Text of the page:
Maybe it was the people. The food? The sounds? The way the traffic moves? The warm air? The smells, both good and bad? The electric energy. I was asleep before 10pm after a long day of travelling.

When I woke up the next morning a smile crept over my face when I remembered where I was. As I lay there listening to the cheerful honking outside, I briefly mourned Vietnamese coffee, but I soon got over it when I remembered I could find a delicious steaming cup of chai instead. Sweet, cinnamony, milky goodness with a thin layer of skin on the top. Mmmmhmmmm. This was very much the right decision. Why hadn't I come back sooner??

I wandered around the town for a bit after a breakfast of some kind of sweet pastry and a mandarin I'd accidentally brought with me from Vietnam.

Then I discovered my Indian SIM card was no longer registered so I sat at the Vodafone centre for hours whilst they filled out enough paper work for me to have been sworn in as the new the prime minister of India or something. I even had to name either my husband or my father and provide an Indian address and reference. Patriachy is still alive and well in India. But we all already knew that!

Finally I had a SIM with unlimited calls and a reasonable amount of data to last my entire trip. The ladies at the store were SO lovely and taught me some new words in Tamil and Hindi whilst we waited.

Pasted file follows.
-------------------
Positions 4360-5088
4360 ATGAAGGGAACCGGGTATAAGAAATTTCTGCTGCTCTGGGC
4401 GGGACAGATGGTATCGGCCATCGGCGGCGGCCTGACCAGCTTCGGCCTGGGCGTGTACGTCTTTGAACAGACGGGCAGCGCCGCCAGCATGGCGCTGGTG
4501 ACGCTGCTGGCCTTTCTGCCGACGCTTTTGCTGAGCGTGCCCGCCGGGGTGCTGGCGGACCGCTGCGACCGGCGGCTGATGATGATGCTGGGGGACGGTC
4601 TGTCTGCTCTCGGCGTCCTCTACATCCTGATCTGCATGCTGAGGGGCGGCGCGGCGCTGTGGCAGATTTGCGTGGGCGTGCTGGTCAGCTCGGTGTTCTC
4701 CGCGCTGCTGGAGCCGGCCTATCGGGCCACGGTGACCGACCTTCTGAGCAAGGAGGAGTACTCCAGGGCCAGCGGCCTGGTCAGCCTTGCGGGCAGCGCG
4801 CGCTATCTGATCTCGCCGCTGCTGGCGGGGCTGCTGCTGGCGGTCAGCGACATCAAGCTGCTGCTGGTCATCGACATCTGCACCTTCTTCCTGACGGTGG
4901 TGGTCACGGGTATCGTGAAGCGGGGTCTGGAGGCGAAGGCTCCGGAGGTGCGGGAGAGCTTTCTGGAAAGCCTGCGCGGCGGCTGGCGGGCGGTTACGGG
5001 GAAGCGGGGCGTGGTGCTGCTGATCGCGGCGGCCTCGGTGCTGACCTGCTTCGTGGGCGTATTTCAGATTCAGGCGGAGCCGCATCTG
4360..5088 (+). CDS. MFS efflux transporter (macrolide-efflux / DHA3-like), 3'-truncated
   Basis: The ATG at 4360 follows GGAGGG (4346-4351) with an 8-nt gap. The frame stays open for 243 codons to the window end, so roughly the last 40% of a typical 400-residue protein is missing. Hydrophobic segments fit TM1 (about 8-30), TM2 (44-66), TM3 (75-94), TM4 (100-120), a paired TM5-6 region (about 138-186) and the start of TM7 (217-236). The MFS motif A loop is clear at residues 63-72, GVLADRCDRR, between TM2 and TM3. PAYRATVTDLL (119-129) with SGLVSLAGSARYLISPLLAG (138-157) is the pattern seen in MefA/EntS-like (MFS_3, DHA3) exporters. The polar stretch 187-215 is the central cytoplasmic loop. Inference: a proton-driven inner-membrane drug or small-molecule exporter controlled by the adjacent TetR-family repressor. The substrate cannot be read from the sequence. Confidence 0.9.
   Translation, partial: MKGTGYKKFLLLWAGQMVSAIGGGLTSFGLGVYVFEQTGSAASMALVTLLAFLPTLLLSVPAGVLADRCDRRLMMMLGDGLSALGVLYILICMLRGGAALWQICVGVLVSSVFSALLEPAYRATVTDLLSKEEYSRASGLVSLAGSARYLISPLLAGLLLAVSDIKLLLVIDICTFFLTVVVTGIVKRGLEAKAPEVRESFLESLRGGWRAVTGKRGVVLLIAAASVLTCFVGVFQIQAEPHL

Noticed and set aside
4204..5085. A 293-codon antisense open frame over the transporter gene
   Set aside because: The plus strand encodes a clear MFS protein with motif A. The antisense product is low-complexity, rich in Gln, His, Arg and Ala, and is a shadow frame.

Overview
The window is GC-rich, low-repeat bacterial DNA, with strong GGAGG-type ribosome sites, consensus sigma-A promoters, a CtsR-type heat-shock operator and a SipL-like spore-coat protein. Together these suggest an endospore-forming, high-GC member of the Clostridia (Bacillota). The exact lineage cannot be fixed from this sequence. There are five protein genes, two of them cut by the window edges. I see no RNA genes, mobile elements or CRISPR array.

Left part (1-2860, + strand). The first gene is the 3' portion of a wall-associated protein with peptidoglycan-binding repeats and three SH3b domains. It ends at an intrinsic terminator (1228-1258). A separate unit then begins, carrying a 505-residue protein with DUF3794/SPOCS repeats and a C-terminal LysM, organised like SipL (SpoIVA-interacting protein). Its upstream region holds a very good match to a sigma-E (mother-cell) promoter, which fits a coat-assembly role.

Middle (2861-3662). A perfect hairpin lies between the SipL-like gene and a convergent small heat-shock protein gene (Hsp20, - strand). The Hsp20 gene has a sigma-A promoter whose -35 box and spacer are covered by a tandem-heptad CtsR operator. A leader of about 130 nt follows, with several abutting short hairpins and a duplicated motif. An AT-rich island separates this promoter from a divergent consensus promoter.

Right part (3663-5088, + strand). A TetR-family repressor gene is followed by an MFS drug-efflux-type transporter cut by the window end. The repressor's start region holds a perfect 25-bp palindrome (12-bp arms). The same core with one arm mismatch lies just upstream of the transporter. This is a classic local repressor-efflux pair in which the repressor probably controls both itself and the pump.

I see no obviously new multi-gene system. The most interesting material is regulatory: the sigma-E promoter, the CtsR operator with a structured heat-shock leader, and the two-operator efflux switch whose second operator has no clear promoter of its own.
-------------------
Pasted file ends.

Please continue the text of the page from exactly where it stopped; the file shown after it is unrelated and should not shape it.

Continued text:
I had a quick lunch of samosas and went back to the hotel room to consider my options. I could catch a local bus to Pondicherry that afternoon or stay another night in Trichy in the hotel and go the next day. I decided to catch the bus that afternoon. Pondicherry sounded nice and I wanted to get there as soon as I could. The bus also happened to leave right outside my hotel. It would mean arriving in the dark around 9pm but I decided to risk it.

Admittedly I was a little wary of catching a local bus at night time but I felt braver now I had a working cellphone and data. If I began to feel uncomfortable I would simply get off the bus and find a safe hotel to wait until morning. Plus I strongly believe that you'll always be surrounded by more decent, kind people in India than bad ones, despite what everyone who has never been, will tell you.

It was as if immense and insatiable curiosity transported me to Pondicherry rather than the rickety old bus I squeezed myself and my backpack onto.

For the next 5 hours I sat next to various beautiful South Indian women who smelt of the flowers in their hair and gave me shy smiles. One woman in a pink saree fell asleep on my shoulder. Two boys sold me warm roasted salted peanuts wrapped in a piece of newspaper written in Hindi and shot me brilliant white smiles when I handed them some extra rupees.

I'm constantly in awe of how smoothly everything works in India. I was dropped off in Cuddlelore right next to my connecting bus. This bus cost 30rs for an hours journey and was just like the city busses in NZ. It was brightly lit so I felt very safe even though it was dark and raining outside by this stage.